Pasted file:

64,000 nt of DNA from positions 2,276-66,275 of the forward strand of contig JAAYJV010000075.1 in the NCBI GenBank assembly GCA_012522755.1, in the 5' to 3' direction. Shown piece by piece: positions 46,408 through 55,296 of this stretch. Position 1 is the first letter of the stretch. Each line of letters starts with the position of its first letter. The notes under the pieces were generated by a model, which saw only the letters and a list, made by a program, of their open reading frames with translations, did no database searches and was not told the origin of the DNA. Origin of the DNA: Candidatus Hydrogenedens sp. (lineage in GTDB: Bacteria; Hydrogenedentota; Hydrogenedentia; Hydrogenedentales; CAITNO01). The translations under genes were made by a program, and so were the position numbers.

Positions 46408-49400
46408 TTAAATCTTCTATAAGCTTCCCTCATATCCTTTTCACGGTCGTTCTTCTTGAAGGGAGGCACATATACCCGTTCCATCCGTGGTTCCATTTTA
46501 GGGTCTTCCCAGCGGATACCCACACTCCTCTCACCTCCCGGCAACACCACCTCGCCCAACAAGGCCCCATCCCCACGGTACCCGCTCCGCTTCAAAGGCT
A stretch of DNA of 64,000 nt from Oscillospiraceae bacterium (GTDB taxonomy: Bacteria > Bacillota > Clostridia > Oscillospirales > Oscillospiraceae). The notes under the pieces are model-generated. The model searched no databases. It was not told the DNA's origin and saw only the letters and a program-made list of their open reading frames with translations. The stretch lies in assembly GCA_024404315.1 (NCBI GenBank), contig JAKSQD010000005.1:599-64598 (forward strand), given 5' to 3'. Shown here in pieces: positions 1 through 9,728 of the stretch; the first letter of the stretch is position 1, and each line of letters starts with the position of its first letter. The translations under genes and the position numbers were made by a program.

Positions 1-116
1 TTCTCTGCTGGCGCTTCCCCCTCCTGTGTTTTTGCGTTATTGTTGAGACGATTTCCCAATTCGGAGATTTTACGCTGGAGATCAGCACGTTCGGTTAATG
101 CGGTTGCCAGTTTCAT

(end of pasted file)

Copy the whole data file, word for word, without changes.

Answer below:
64,000 nt of DNA from positions 2,276-66,275 of the forward strand of contig JAAYJV010000075.1 in the NCBI GenBank assembly GCA_012522755.1, in the 5' to 3' direction. Shown piece by piece: positions 46,408 through 55,296 of this stretch. Position 1 is the first letter of the stretch. Each line of letters starts with the position of its first letter. The notes under the pieces were generated by a model, which saw only the letters and a list, made by a program, of their open reading frames with translations, did no database searches and was not told the origin of the DNA. Origin of the DNA: Candidatus Hydrogenedens sp. (lineage in GTDB: Bacteria; Hydrogenedentota; Hydrogenedentia; Hydrogenedentales; CAITNO01). The translations under genes were made by a program, and so were the position numbers.

Positions 46408-49400
46408 TTAAATCTTCTATAAGCTTCCCTCATATCCTTTTCACGGTCGTTCTTCTTGAAGGGAGGCACATATACCCGTTCCATCCGTGGTTCCATTTTA
46501 GGGTCTTCCCAGCGGATACCCACACTCCTCTCACCTCCCGGCAACACCACCTCGCCCAACAAGGCCCCATCCCCACGGTACCCGCTCCGCTTCAAAGGCT
A stretch of DNA of 64,000 nt from Oscillospiraceae bacterium (GTDB taxonomy: Bacteria > Bacillota > Clostridia > Oscillospirales > Oscillospiraceae). The notes under the pieces are model-generated. The model searched no databases. It was not told the DNA's origin and saw only the letters and a program-made list of their open reading frames with translations. The stretch lies in assembly GCA_024404315.1 (NCBI GenBank), contig JAKSQD010000005.1:599-64598 (forward strand), given 5' to 3'. Shown here in pieces: positions 1 through 9,728 of the stretch; the first letter of the stretch is position 1, and each line of letters starts with the position of its first letter. The translations under genes and the position numbers were made by a program.

Positions 1-116
1 TTCTCTGCTGGCGCTTCCCCCTCCTGTGTTTTTGCGTTATTGTTGAGACGATTTCCCAATTCGGAGATTTTACGCTGGAGATCAGCACGTTCGGTTAATG
101 CGGTTGCCAGTTTCAT